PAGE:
Sincerely,

Blake Bell

http://www.ditko.comics.org/

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Robert Beerbohm   
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Blake,

Good to see you here. Seems some sort of Ditko Police rang the alarm bells to get you here

 

I thought something like this would draw out the experts over time.

 

Other very long time 35-40 year comic book art fan friends i have who are also every bit as much an expert in Ditko funny book stories as either you or myself agree there is definite Ditko in this book.

 

some of what you query about above would be worthy of a chapter in a book on Ditko

 

i suppose i could write it here, but not tonight - we be having very cold ice rain snow storm here in the mid west the past bunch of days - and it is time to go home soon

 

but, we are talking Ditko worked on this book - that is easy to see

 

did he do it by himself?

 

of course not

 

other hands are easy to see as the story progresses

 

For me, after having been in comics fandom studying this stuff for over 40 years now inside "organized" comic "book" magazine fandom since late 1966, "sources" such as you desire here right now become melded into one world view.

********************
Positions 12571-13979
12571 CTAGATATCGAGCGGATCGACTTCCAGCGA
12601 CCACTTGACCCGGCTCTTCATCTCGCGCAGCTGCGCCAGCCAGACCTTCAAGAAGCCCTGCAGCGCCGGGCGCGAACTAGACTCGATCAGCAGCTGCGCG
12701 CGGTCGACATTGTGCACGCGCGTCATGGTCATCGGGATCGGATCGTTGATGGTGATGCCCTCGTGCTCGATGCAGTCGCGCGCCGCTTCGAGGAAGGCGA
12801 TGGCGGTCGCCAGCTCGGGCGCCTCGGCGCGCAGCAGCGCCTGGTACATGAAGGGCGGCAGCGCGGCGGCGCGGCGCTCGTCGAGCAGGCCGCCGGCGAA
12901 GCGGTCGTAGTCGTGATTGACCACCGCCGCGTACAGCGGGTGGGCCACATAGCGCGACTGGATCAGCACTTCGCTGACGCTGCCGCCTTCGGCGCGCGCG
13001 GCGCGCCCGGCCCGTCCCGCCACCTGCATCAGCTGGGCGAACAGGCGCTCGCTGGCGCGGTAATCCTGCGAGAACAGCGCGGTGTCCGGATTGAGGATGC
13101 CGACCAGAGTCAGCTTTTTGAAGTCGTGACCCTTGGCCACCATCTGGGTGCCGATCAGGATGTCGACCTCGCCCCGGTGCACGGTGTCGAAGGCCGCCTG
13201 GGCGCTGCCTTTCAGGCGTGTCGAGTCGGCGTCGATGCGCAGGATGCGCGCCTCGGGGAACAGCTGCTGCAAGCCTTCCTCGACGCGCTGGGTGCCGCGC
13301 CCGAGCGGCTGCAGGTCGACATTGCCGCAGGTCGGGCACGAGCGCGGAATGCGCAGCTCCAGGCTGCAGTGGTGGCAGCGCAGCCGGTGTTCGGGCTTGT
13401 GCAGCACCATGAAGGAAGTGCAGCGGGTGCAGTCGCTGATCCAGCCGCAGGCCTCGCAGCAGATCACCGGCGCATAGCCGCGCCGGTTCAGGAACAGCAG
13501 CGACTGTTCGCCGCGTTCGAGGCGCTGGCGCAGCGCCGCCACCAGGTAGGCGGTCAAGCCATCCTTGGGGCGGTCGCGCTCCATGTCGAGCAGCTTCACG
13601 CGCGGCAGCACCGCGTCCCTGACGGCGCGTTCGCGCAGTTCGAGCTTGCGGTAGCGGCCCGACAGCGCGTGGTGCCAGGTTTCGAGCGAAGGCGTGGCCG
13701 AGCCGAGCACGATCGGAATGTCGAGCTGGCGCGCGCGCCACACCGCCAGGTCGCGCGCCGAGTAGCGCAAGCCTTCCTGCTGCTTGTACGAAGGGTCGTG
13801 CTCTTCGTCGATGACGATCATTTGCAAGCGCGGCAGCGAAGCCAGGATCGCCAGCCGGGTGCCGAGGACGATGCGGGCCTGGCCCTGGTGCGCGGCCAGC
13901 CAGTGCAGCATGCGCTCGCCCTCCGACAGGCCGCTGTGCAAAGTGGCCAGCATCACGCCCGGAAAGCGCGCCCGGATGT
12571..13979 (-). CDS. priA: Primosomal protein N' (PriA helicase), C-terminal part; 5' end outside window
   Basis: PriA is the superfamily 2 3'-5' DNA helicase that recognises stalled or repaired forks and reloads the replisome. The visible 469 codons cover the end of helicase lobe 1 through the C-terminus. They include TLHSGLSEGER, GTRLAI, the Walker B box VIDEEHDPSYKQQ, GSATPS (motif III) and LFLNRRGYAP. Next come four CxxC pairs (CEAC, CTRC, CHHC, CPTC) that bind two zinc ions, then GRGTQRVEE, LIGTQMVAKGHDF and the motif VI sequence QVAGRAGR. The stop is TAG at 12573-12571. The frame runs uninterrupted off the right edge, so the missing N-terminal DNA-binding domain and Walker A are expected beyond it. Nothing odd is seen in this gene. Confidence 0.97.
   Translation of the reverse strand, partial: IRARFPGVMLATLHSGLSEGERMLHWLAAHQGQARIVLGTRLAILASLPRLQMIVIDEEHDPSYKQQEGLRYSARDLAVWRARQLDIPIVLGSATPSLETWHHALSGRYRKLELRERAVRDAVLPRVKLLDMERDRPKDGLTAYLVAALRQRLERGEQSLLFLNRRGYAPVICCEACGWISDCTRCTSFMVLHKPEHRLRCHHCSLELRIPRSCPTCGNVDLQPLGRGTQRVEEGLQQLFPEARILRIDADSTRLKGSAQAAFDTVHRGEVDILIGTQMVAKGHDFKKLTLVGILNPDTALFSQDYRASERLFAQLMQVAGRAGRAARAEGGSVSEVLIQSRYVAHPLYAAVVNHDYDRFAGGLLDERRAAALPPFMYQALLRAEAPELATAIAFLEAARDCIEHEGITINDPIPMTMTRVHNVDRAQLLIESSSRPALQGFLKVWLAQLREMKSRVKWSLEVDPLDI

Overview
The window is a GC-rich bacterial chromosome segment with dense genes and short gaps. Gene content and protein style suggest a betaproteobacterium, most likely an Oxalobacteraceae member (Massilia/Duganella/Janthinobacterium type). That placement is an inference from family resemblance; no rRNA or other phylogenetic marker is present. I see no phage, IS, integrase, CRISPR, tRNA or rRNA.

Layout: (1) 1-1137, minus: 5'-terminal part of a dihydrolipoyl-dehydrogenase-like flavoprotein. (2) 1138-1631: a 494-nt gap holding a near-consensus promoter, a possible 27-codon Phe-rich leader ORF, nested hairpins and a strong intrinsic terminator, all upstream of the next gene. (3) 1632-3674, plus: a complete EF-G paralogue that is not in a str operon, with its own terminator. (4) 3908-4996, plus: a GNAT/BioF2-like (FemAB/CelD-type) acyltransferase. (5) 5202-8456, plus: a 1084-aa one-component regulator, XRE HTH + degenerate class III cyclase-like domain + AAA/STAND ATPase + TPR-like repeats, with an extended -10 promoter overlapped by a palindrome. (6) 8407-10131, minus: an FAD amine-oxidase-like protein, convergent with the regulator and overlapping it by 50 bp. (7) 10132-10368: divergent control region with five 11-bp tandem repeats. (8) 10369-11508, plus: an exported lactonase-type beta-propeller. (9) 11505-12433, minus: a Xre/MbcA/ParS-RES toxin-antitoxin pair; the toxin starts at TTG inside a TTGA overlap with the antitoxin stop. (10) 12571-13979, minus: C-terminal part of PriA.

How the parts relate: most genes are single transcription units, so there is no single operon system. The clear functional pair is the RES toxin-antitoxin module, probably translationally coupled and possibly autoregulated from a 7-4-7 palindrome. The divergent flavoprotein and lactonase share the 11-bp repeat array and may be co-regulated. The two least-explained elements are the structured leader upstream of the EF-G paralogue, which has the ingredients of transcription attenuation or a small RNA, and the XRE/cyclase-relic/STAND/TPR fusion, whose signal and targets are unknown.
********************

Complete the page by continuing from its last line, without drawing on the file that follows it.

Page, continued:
i got my first Spiderman & Doctor Strange original art by Ditko back in 1969. Soon there after i got my first Ditko Charlton pages - at one time i owned over 60 Ditko comic book pages & covers - all at the same time. Twas hunting down looking for potential obscure Ditko appearances with as much fervor as looking for Wood or Frazetta, etc

 

Ditko was in our fanzine FANZATION #3 that year put out by myself, Steve Johnson and Deryl Skelton - both also huge Ditko fans.

 

The world view is this Classics 107 story has Ditko in it

 

I have been wanting to have this discussion for a very long time - and i like the CGC boards which allows one to post scans along with the word thoughts we write

 

For me to have a coherent discussion like you suggest calls for some cutting and pasting of panels etc - which takes a little time - time i do not have tonight, but will make tomorrow

 

This all from me, the guy who informed Overstreet that BM 27 & 28 had Ditko, with an associate of mine a long time ago Mark Stichman who discovered the Ditko in BM #27 and i followed up with checking BM #28 - that was a long time ago - back in my Berkeley store on Telegraph Ave over 25 years ago.

 

Overstreet parlayed Bruce Hamilton's story about the Ditko in FF #5 (that's Fantastic Fears to you youngsters in the audience) (Jan 1954) being his first drawn

 

but even that falls to the way-side, cuz this May 1953 CI #107 has Ditko in it